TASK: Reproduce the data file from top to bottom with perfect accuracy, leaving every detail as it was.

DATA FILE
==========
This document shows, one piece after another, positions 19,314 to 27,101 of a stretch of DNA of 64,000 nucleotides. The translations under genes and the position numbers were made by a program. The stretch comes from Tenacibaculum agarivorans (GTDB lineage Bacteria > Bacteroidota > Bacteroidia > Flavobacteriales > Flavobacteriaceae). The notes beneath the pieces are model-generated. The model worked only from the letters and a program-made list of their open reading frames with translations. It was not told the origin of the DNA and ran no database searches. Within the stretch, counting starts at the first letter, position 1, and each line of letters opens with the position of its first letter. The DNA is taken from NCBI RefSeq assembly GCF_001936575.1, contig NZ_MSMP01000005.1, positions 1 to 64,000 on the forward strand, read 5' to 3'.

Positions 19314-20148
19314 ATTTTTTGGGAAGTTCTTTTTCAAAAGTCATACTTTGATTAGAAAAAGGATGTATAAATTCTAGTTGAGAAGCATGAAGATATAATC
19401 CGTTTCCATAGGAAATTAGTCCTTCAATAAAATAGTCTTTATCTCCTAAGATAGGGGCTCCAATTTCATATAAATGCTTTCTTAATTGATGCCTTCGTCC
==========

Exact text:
This document shows, one piece after another, positions 19,314 to 27,101 of a stretch of DNA of 64,000 nucleotides. The translations under genes and the position numbers were made by a program. The stretch comes from Tenacibaculum agarivorans (GTDB lineage Bacteria > Bacteroidota > Bacteroidia > Flavobacteriales > Flavobacteriaceae). The notes beneath the pieces are model-generated. The model worked only from the letters and a program-made list of their open reading frames with translations. It was not told the origin of the DNA and ran no database searches. Within the stretch, counting starts at the first letter, position 1, and each line of letters opens with the position of its first letter. The DNA is taken from NCBI RefSeq assembly GCF_001936575.1, contig NZ_MSMP01000005.1, positions 1 to 64,000 on the forward strand, read 5' to 3'.

Positions 19314-20148
19314 ATTTTTTGGGAAGTTCTTTTTCAAAAGTCATACTTTGATTAGAAAAAGGATGTATAAATTCTAGTTGAGAAGCATGAAGATATAATC
19401 CGTTTCCATAGGAAATTAGTCCTTCAATAAAATAGTCTTTATCTCCTAAGATAGGGGCTCCAATTTCATATAAATGCTTTCTTAATTGATGCCTTCGTCC